Providing uninterrupted service will remain an essential objective during the next planning period. Regular testing will continue using a distributed contingency facility and a mainframe recovery site.
Web Data Standards
As worldwide progress is made on standards for the extensible markup language (XML) for exchanging information, IT will develop more software to leverage both System and Board standards. Planning and training will help develop staff expertise. IT is working with customer divisions and staff at other FFIEC agencies on standards relevant to the collection and publication of statistical data. An example of this can be found today with the Call Report Modernization Project which is using XBRL to collect and distribute reported financial institution data for FFIEC agencies. The Call Report taxonomies currently fit within the XBRL North American Framework that follows the Generally Accepted Accounting Principles (GAAP) taxonomy. FFIEC agencies will maintain and manage the Call Report taxonomies and provide links to the common concepts contained in parent taxonomies; for example, Bank and Saving Institution taxonomies under GAAP. Also, the Call Report taxonomies will be presented to the XBRL Standards Group for recognition and validation.
Group Collaborative Tools
Collaborative systems continue to play an important role at the Board. With these tools, work groups can communicate, develop projects, and edit documents interactively. Collaborative computing is inherently complex, and therefore IT will continue to improve and adapt applications development to simplify this model.
Digital Identity Management
In response to the need to ensure that only authorized people are admitted to Board premises and the need to transfer signed official documents electronically, IT will explore alternatives for either establishing a public key infrastructure or using an existing one.
IT's Management Challenges and Solutions Goal:
Project and Risk Management
Project management is a central component of IT's services. As senior analysts retire, IT must continue to develop these skills in less-experienced analysts. Required skills include the ability to manage a variety of risks, including those associated with large projects, new technologies, and the diverse requirements of various stakeholders.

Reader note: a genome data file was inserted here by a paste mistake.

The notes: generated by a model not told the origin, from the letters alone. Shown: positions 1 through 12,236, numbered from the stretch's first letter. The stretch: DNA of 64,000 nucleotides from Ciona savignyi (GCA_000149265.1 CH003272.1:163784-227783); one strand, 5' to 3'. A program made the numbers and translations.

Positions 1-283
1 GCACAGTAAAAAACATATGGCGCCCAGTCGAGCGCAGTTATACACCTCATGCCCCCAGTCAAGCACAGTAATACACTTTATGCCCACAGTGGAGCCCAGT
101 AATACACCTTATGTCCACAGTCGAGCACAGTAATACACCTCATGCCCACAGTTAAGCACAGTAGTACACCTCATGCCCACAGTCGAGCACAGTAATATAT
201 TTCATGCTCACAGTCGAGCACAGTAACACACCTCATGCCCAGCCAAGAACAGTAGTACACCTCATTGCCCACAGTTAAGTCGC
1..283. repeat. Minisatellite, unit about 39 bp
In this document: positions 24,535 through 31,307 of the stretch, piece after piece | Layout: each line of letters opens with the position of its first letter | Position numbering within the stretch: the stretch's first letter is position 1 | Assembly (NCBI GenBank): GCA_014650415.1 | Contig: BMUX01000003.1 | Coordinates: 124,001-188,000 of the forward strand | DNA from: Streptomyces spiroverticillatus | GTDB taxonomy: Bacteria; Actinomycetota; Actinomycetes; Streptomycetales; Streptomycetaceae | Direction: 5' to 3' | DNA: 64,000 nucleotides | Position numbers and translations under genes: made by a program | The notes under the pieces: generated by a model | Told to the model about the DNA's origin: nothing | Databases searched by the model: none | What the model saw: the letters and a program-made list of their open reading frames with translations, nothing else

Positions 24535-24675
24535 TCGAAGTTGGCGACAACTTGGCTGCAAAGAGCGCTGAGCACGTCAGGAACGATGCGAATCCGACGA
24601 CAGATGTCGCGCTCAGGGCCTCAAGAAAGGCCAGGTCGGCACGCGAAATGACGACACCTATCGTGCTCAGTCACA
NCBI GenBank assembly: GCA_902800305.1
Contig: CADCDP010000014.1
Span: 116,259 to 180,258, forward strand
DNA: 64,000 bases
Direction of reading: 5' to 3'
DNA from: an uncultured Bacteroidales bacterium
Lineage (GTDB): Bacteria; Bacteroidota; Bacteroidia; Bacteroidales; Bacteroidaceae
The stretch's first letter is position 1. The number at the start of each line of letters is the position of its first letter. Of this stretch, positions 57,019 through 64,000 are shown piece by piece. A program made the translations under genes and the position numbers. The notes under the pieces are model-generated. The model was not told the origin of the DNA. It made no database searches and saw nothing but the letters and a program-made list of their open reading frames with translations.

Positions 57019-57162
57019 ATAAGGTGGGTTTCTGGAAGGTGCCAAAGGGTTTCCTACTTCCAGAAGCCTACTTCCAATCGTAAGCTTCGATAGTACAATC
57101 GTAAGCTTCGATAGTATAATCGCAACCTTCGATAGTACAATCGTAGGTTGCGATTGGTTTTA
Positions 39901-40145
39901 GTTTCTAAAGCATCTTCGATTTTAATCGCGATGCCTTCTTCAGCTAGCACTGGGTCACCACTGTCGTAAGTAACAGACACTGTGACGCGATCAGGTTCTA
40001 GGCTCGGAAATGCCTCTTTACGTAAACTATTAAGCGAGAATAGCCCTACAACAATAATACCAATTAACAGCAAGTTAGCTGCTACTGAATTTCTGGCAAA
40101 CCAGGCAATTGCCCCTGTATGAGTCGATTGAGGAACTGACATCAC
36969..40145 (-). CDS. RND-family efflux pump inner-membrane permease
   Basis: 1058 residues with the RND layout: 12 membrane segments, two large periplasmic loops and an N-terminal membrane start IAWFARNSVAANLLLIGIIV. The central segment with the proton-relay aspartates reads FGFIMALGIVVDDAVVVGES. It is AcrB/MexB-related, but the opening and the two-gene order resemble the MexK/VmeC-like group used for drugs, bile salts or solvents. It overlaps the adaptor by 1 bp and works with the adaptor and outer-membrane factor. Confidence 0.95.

IT will explore alternative cost-management tools that can be used to identify, track, and analyze IT costs and business performance measures.
Knowledge, both of information technology and our customers' business, is another key component of IT's services. To enhance IT's knowledge we will focus on the following strategies:
- Continue to hire staff members educated in both information technology and economics, banking, statistics, or other disciplines of our customers.
- Train our staff through a blended approach that provides different methods of learning that include academic courses and short courses in the classroom and online.
- Provide staff members with assignments that reinforce and extend their training.
- Encourage rotational assignments within IT for staff.
- Conform to a system development methodology.
- Perform peer reviews in connection with IT staff's review of the design or processes of various projects throughout the division.
- Provide group opportunities for research into new technologies that are likely to have cost-effective applications for the Board.
The market for information technology specialists is expected to remain competitive, as demand continues to outpace the number of professionals graduating from the nation's colleges and universities. At the same time, some senior professionals are eligible to retire during the planning period.
Retaining our experienced staff members and hiring and retaining new professionals who are able to learn quickly and interact well with others is vital to IT's future. IT will continue to compete by offering opportunities to work on new systems with state-of-the-art tools and by promoting teamwork.